How should your treat tenants? Treat tenants the way that you would like to be treated.
Think about it, at some point we have probably all been tenants. When I was a tenant, I wanted the landlord to respond to my problems around the house, I didn’t want rate increases, and I wanted to feel that the place that I was renting was my home.
Most tenants are just like you and I, and they deserve our utmost respect, especially over the holidays.
Here are my 4 key tips on how to keep good tenants
1. Practice good communication
The desires of most tenants are fairly common, and easy to identify. Good tenants don’t like noisy neighbors, appliances or other items in their rental property that don’t work, and frequent rent increases. Fortunately, good communication can take care of most of these problems.
One great pet peeve of tenants is when they have landlords who are as slow as snails to respond to their needs. Does it take you 2 hours to watch the television show “60 Minutes”? Then maybe you’re too slow.
If you are slow to respond to your tenant requests for help, you will be perceived as uncaring. The reason for this perception is because you don’t have good communications with your tenants.
Any time a tenant calls me, I will almost immediately return their call. Even though I work a regular 8:00 to 5:00 job, I can still manage my rental house business by having my cell phone with me everywhere I go. This way, I can deal quickly with tenant issues that may become exponentially worse (like a broken water pipe), if I waited to deal with it until I got home from work.
A phone call is good when you need to quickly get in contact with your tenant, but if it’s not an urgent matter, my preferred means of communication with tenants is by sending them memos by regular mail.
For example, if the tenant is not keeping up the yard work around their rental property, I will write them a note in a calm and respectful manner identifying the problem. I make a reference to the section of the contract that requires them to keep up the yard, and asking them to take care of it. A phone call could easily turn into a heated conversation, but with a memo, the tone stays calm and the point gets made. And, I have a written record of what I have told them that I keep in the tenants file folder.
I keep our tenants informed about activities that I have planned for their property. I will send a memo out and let them know well ahead of time if I plan to do some preventative maintenance, on the roof, for example. If a plumber cancels an appointment, I’ll call them so they are not waiting around all afternoon for no reason. It’s really just practicing common courtesy.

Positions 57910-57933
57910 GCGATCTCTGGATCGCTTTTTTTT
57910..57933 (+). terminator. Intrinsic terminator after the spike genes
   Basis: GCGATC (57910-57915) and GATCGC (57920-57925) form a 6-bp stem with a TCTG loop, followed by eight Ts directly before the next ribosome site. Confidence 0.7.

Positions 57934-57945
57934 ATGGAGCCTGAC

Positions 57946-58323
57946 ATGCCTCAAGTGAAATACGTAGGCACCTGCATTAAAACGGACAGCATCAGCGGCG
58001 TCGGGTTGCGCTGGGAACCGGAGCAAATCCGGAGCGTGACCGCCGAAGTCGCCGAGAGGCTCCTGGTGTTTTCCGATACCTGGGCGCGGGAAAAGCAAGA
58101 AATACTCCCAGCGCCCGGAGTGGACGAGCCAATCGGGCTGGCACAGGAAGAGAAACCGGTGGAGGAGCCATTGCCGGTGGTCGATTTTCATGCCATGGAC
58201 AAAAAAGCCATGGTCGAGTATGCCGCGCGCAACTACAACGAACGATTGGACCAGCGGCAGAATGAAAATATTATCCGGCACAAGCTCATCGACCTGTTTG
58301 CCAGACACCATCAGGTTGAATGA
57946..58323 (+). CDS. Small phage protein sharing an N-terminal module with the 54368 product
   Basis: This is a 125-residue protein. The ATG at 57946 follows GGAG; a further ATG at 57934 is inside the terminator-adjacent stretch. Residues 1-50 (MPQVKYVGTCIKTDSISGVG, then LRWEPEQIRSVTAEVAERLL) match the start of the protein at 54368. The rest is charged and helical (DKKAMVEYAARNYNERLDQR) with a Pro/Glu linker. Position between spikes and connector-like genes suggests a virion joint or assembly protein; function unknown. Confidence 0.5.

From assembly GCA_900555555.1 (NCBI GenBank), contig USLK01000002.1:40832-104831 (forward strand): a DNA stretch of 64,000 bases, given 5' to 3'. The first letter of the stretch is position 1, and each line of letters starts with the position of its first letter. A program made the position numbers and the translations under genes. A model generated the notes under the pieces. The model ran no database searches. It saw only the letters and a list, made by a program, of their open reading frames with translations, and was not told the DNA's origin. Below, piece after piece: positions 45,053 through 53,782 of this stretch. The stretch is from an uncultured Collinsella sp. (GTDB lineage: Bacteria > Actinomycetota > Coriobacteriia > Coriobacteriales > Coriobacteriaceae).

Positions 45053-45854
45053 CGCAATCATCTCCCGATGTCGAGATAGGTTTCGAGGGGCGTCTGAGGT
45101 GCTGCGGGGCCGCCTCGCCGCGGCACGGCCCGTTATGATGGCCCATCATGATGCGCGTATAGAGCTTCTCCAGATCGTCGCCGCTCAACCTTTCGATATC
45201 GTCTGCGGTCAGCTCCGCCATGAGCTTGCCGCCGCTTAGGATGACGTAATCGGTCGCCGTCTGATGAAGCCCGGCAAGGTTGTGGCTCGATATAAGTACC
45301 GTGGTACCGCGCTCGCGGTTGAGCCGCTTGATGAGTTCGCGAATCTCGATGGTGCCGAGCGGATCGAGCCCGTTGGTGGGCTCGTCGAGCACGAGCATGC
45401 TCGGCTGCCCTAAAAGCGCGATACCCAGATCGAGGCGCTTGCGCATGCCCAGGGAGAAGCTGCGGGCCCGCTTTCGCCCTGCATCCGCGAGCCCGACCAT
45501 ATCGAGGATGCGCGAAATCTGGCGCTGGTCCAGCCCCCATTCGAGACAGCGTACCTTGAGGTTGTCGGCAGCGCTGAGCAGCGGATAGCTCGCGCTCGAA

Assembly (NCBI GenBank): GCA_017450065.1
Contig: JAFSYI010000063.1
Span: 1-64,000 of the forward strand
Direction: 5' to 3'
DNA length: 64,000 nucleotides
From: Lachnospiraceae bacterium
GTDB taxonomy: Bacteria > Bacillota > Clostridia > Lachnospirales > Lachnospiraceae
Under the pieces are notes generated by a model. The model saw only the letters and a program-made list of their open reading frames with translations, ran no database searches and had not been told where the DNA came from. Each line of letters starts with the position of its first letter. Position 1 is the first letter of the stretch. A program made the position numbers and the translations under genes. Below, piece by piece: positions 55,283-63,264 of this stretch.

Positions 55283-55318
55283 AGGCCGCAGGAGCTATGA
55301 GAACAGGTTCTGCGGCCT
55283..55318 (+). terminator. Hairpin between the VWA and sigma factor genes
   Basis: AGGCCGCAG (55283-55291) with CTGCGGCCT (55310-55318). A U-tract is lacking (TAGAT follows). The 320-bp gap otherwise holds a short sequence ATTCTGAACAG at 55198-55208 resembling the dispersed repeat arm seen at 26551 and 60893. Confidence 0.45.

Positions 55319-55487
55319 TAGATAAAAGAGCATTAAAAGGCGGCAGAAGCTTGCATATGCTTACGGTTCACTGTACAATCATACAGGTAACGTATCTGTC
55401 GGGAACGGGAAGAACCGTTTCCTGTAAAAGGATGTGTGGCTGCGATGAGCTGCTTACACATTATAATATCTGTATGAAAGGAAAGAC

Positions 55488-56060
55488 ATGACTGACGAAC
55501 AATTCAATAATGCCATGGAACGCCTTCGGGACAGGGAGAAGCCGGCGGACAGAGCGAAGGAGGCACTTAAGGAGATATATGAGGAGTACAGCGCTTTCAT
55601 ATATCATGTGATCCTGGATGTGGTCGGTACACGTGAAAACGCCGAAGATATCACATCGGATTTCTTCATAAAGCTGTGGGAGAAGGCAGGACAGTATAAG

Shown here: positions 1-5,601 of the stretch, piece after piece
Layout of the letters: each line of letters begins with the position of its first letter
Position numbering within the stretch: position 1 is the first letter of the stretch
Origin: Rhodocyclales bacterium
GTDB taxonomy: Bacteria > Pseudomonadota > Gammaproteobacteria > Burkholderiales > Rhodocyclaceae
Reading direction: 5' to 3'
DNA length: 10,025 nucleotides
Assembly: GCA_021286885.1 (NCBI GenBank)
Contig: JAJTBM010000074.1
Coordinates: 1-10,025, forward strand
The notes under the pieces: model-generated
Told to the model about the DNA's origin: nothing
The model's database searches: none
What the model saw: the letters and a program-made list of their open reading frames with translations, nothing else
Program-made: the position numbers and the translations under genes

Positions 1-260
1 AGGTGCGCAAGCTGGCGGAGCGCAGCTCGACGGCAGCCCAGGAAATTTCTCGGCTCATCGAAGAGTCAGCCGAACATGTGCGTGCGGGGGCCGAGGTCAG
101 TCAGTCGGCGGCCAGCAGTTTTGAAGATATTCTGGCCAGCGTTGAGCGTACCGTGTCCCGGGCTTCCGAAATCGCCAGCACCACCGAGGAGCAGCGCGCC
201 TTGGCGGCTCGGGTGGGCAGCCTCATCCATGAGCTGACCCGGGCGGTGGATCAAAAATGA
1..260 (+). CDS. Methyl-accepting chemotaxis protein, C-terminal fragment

2. Timely responses to repair requests
I’ll admit that when I first became a landlord in 2002, this was a low priority on my list. I used to cringe when I’d answer the phone and a tenant would be on the line with a repair request. I knew I was going to have to spend some of my valuable time and hard-earned money to deal with a maintenance request. I would sometimes let the repair linger instead of jumping right on it.
Now, I look at it as an opportunity to show the tenants that I take their problems seriously, and I respond to their concerns immediately. I have a busy schedule, but my tenants have busy schedules too.
Keeping my good tenants happy is my highest priority because it directly affects my profits. The less turnover I have in my properties the more money I make.
What has helped me to respond quickly is that I have accumulated a list of good repair professionals over time. I have plumbers, an air conditioner company, handymen, and other professionals that I trust, on the speed dial of my cell phone, so that I can get them working on a repair without delay.
3. Rental fee Increases
I know that many landlords feel the need to regularly raise tenant rental fees. For obvious reasons, this can stir up the resentment of tenants and may cause them to think about looking for a new property.
I don’t have this problem because the only time I raise rents are when one tenant moves out and another one moves in. My philosophy is, why give the tenants any reason to look for another place to live?
In the case of rent increases for extremely long-term tenants, I think that tenants don’t mind paying a fair and competitive price, as long as it doesn’t seem like an exorbitant increase to them.
4. Warm Their Holiday with a Gift (card)
I may have said this before, but it bears repeating, remember your tenants during the holiday. The holidays are a great time to build the relationship that you have with your tenants. I have established a holiday tradition of buying my tenants a gift card from Target.
Don’t be a Grinch, at the very least, send a nice card.
For more information on giving gift cart for tenants see:A Holiday Tip for Keeping Good Tenants